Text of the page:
Wes Anderson on Stefan Zweig: "I had never heard of Zweig...when I just more or less by chance bought a copy of Beware of Pity. I loved this first book. I also read the The Post-Office Girl. The Grand Budapest Hotel has elements that were sort of stolen from both these books. Two characters in our story are vaguely meant to represent Zweig himself — our “Author” character, played by Tom Wilkinson, and the theoretically fictionalised version of himself, played by Jude Law. But, in fact, M. Gustave, the main character who is played by Ralph Fiennes, is modelled significantly on Zweig as well."
The post-office girl is Christine, who looks after her ailing mother and toils in a provincial Austrian post office in the years just after the Great War. One afternoon, as she is dozing among the official forms and stamps, a telegraph arrives addressed to her. It is from her rich aunt, who lives in America and writes requesting that Christine join her and her husband in a Swiss Alpine resort. After a dizzying train ride, Christine finds herself at the top of the world, enjoying a life of privilege that she had never imagined.
But Christine’s aunt drops her as abruptly as she picked her up, and soon the young woman is back at the provincial post office, consumed with disappointment and bitterness. Then she meets Ferdinand, a wounded but eloquent war veteran who is able to give voice to the disaffection of his generation. Christine’s and Ferdinand’s lives spiral downward, before Ferdinand comes up with a plan which will be either their salvation or their doom.
Never before published in English, this extraordinary book is an unexpected and haunting foray into noir fiction by one of the masters of the psychological novel.
About the Author
Joel Rotenberg has produced NYRB original translations for Stefan Zweig’s Chess Story and Hugo von Hofmannsthal’s The Lord Chandos Letter.
Most Helpful Customer Reviews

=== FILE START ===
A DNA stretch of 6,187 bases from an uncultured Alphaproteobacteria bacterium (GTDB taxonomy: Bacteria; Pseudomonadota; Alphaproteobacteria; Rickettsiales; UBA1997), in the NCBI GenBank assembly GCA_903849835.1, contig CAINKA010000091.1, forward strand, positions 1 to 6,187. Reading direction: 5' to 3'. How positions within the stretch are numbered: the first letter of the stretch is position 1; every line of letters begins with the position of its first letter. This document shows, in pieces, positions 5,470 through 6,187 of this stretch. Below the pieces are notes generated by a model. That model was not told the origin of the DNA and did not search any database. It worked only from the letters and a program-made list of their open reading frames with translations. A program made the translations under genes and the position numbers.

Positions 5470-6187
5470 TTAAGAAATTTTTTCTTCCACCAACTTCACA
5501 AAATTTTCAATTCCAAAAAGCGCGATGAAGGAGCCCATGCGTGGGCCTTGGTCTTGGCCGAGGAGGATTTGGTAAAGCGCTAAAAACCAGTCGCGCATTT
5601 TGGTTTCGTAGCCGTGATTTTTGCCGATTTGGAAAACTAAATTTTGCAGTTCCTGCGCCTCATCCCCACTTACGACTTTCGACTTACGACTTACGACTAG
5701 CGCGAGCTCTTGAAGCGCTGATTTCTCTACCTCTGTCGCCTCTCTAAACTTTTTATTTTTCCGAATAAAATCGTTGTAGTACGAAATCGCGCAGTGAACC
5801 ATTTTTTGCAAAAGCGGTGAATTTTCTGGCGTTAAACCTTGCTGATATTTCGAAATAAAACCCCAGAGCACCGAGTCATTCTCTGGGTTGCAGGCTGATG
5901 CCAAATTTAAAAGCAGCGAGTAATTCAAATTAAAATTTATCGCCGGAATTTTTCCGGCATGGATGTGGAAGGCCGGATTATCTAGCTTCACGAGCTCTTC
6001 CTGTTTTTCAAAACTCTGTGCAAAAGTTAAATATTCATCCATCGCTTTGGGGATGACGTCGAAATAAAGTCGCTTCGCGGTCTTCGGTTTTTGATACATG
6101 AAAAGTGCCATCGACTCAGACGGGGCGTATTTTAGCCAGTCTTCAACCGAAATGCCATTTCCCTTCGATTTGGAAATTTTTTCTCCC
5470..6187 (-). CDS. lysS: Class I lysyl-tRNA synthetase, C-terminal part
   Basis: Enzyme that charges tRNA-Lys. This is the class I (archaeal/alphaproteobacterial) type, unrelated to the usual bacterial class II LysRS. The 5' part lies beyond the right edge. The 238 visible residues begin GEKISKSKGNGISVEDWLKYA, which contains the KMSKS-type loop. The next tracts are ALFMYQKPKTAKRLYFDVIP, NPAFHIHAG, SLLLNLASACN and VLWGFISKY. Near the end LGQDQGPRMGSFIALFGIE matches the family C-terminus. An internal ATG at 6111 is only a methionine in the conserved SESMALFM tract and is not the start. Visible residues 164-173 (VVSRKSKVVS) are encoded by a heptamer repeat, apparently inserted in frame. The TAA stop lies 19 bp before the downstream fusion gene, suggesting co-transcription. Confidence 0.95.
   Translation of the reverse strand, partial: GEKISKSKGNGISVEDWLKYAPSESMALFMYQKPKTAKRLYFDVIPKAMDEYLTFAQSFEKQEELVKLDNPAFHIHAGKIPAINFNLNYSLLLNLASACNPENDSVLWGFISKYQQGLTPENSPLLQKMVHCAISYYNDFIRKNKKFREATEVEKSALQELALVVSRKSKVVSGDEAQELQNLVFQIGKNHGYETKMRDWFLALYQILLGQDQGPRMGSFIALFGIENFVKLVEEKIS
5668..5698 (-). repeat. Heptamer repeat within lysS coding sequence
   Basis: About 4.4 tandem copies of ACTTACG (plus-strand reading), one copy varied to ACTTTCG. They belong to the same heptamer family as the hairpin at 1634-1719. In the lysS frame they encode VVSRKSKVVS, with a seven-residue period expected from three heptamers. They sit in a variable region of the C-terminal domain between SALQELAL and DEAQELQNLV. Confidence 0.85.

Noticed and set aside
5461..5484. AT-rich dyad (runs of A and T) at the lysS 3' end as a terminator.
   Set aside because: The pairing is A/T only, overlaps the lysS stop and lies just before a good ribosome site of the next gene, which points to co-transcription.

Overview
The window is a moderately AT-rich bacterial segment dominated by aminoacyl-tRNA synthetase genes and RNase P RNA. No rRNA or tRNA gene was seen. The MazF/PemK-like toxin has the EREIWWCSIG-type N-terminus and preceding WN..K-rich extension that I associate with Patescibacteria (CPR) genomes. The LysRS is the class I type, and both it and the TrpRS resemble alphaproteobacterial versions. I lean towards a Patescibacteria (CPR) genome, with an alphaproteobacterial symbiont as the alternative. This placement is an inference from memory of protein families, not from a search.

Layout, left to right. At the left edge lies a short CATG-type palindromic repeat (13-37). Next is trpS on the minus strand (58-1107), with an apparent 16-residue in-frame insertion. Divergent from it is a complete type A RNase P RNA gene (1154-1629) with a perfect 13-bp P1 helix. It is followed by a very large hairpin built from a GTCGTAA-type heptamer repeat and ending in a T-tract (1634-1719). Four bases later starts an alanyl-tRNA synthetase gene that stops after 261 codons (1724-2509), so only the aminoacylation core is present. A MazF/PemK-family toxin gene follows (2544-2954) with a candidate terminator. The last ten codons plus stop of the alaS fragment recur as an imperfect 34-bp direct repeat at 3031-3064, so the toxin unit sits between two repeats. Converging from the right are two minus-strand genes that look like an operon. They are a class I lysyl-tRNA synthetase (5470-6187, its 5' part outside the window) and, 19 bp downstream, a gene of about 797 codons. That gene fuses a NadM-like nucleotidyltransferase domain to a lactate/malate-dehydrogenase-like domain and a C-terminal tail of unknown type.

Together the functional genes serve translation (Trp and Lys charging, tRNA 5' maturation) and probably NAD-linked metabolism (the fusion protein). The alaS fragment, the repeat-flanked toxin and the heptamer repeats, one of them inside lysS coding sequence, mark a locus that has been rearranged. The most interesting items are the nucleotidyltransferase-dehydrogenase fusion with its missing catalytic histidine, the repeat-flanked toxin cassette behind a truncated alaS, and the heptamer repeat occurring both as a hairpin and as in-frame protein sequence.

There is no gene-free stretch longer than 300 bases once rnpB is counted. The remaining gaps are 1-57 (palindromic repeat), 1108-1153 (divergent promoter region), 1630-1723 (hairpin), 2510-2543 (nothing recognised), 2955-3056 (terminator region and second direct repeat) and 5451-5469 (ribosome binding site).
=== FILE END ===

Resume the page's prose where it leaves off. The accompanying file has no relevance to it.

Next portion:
Starts off very nicely, with description of post WWI Austria, capturing the bureaucratic culture of the former Prussian empire in its rather stale and anal hyper-organization. But the novel loses its credibility with the faster-than-overnight transformation of the female protagonist (whose name I have already forgotten) from bland poor girl to naive, entitled rich girl. Much of the problem is the author's incessant repetition of the same point, over and over, again, to make sure we don't miss it, namely: how the luxury of the aunt's lifestyle reshapes everything the poor girl thinks and feels. Then, of course, comes the major letdown she confronts when she is betrayed by her new-found friends. The second half of the book is even more heavy-handed. Our 'heroine' rather improbably meets and befriends an embittered, nihilistic former German soldier who barely survived the Russian prison camps; he becomes her companion and eventually her lover. At this point the author's unrelentless expostulation of the unfairness of...of everything in life, really...of fate, of capitalism, of government corruption and incompetence...to the point where the reader just wants to tear out the pages. Alas, one has to finish the book to be able to pontificate at Book Club. :) One might appreciate the book as a snapshot of a miserable period in western Europe. And, as the protagonists plot their revenge of sorts on the establishment, though not with a particularly elevated sense of hope or aspiration, the reader might enjoy assessing the detailed planning of their escape. We never learn how it all works out, which is just as well, of course, because whether they find happiness or not is not really the point of the book. What is the point of the book? At first I thought it was a critique of capitalism and a cry for socialist rule, sort of an attempt at artful propaganda. But in the end it just seems to be another illustration of the maxim 'life sucks, and then you die.'